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The Storage Shed

With our moving from a house with a basement in the Chicagoland area to a 16x56 trailer in MS, we quickly decided that a storage shed would be a necessity to store all the tools and hardware, plus any other crap that we may accumulate for future projects (damn I miss basements). 
 
There were a few choices as to how to carry out this mission; plastic shed, ready made wood shed, tin shed, or homemade wood shed.  Well you should already know which route we decided to take.  Yep, after looking at the plastic sheds and seeing they were too small, the turn key wood sheds costed too much, and the tin sheds reminded me of some of the rusty car parts I have lying around outside (all the more reason for this shed!), we decided that a homemade shed was the only answer. 
 
I figured that the cost of the materials should be a mere fraction of what a ready made wood shed would cost.  And unlike some people, I dont totally factor in my labor since my labor doesn't cost me money, I dont need to work overtime to pay for some expensive shed, I can just use my free time to build one and spend less on building materials. 
 
Even though the shed will be used to store excess stuff that we brought with us from the move down to MS, as time passes and more crap is disposed of in some way, shape, or form, the storage shed will see a new duty as a supply shed, storing the goodies that we will use for future projects, while serving lighter duty as a general storage shed.
 

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Walls framed up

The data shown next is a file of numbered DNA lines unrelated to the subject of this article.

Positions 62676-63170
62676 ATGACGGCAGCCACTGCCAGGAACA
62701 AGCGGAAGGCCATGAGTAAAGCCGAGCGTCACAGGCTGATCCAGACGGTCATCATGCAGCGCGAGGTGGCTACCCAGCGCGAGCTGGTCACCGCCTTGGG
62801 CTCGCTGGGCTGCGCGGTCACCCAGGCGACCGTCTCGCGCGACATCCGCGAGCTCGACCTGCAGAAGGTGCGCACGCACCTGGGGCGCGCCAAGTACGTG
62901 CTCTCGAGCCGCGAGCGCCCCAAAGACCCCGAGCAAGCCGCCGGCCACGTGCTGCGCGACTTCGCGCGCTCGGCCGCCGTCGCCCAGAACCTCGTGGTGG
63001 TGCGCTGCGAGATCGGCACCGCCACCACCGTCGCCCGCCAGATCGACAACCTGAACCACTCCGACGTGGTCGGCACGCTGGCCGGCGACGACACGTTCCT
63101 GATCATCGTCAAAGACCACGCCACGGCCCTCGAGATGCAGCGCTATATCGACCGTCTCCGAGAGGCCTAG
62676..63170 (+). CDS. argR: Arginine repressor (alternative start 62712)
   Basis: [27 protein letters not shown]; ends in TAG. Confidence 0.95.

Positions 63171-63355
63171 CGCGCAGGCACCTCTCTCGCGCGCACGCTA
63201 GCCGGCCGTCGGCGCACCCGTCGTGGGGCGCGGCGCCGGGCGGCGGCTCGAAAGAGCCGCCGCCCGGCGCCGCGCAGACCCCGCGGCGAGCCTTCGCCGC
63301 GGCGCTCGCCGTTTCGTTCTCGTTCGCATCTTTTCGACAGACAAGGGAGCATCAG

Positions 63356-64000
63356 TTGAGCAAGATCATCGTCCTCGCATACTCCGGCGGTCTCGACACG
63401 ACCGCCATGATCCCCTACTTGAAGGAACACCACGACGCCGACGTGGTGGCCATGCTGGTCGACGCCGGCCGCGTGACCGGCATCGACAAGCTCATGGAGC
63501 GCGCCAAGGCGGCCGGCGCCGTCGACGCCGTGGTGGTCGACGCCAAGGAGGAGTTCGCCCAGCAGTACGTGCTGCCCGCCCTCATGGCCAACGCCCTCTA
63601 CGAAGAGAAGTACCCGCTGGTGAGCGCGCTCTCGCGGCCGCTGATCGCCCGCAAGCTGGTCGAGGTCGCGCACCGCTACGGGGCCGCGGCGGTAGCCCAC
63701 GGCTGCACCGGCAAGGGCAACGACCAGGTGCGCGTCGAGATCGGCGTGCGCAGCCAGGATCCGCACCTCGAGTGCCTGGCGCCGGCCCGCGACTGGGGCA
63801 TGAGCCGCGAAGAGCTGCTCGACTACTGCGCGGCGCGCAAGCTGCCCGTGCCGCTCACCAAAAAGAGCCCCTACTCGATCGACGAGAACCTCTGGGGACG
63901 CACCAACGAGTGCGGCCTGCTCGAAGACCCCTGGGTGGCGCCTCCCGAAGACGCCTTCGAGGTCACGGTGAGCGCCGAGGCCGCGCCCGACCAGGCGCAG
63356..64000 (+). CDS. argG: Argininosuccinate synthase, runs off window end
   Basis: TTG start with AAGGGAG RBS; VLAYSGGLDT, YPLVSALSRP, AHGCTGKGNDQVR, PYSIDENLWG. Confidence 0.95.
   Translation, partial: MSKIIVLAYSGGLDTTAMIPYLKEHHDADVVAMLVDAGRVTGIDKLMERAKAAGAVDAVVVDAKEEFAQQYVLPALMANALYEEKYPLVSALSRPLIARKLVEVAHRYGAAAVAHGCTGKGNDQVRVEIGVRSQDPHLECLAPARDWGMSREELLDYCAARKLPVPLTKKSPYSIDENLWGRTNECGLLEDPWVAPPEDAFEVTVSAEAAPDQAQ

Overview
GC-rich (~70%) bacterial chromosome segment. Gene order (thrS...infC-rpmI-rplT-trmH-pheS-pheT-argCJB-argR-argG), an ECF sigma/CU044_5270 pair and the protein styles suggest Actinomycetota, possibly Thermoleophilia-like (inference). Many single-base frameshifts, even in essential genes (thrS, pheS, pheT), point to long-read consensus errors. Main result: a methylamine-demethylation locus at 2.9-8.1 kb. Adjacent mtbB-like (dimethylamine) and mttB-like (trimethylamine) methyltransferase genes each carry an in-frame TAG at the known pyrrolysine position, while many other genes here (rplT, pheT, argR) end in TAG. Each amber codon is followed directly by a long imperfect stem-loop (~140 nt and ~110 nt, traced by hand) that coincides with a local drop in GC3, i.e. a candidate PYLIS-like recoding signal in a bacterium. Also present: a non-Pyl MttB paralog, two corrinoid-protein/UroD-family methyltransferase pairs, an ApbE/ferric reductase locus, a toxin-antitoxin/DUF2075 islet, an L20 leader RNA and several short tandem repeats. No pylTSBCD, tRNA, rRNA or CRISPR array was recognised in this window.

I decided to make the shed with a heavy duty floor, to accomodate ANYTHING.  The ready made sheds we seen at Home Depot had plywood floors, which couldnt be more than 3/4" thick.  So, for our floor, 2x10's were used.  Several 2x10's were laid side by side and 2x4 boards were nailed across the 2x10's on the ends and in the middle to hold the boards together.  Obviously the 2x4's are underneath.  Afterward the walls were framed out one by one, and erected and nailed in place around the perimeter of the 2x10 board floor.  The dimensions of the shed are 8' deep, 10' wide, 7' tall.  The front wall has a large opening in the middle for a large door.

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Frame with roof rafters in place

At this point we got the roof rafters nailed in position along with the center beam.  This was probably the most fun part of the whole thing so far, especially since we never did anything like this before.  Anyway the shed is coming together.

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Closeup of the roof rafters

This is a closeup of the roof rafters, as you can see I put a couple of bricks under the center beam, which is a 2x6, to hold the board at the height that I wanted so we can put the 2x4 rafters in place at the right angle. 

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The shed gets a layer of skin

At this point we put a plywood skin on the shed frame.  The plywood is 1/2" thick, 4x8 dimension boards.  The roof also has its skin too.  When I said putting the roof rafters up was the most fun part, I lied, putting plywood up there was, especially when I had to climb up on the roof to nail the final set of nails on the roof rafter that ran down the center of the last board, since I couldnt just set the ladder up inside and clime through the roof frame to reach the boards, like I did with the first three.  Anyway, the first layer of skin is on the shed at this point.

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Window opening cut out of wall

Since I wanted this shed to at least have a remote feeling of being comfortable, I had to have windows on this thing.  So at this point I hacked out a couple of window holes where I will install my homemade windows.  The homemade windows will be nothing more than 1x2 framed plexiglass panes that are hinged and sealed with weatherstripping and latched in place.  Simple, cheap, serves its purpose.